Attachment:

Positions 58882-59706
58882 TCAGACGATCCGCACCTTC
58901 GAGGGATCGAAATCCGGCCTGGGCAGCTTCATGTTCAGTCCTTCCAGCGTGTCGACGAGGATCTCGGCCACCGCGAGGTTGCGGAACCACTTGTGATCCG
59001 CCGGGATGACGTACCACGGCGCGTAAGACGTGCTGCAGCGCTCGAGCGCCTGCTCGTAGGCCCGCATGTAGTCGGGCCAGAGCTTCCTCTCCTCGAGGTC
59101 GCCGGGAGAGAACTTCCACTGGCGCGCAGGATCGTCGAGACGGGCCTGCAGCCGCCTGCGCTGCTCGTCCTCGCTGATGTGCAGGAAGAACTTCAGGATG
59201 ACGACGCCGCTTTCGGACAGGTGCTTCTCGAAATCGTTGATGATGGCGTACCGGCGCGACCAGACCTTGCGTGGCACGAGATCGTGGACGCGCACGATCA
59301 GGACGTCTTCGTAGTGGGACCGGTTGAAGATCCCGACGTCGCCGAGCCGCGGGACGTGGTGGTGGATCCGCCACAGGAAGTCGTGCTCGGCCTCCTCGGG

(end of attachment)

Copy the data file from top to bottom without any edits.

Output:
Positions 58882-59706
58882 TCAGACGATCCGCACCTTC
58901 GAGGGATCGAAATCCGGCCTGGGCAGCTTCATGTTCAGTCCTTCCAGCGTGTCGACGAGGATCTCGGCCACCGCGAGGTTGCGGAACCACTTGTGATCCG
59001 CCGGGATGACGTACCACGGCGCGTAAGACGTGCTGCAGCGCTCGAGCGCCTGCTCGTAGGCCCGCATGTAGTCGGGCCAGAGCTTCCTCTCCTCGAGGTC
59101 GCCGGGAGAGAACTTCCACTGGCGCGCAGGATCGTCGAGACGGGCCTGCAGCCGCCTGCGCTGCTCGTCCTCGCTGATGTGCAGGAAGAACTTCAGGATG
59201 ACGACGCCGCTTTCGGACAGGTGCTTCTCGAAATCGTTGATGATGGCGTACCGGCGCGACCAGACCTTGCGTGGCACGAGATCGTGGACGCGCACGATCA
59301 GGACGTCTTCGTAGTGGGACCGGTTGAAGATCCCGACGTCGCCGAGCCGCGGGACGTGGTGGTGGATCCGCCACAGGAAGTCGTGCTCGGCCTCCTCGGG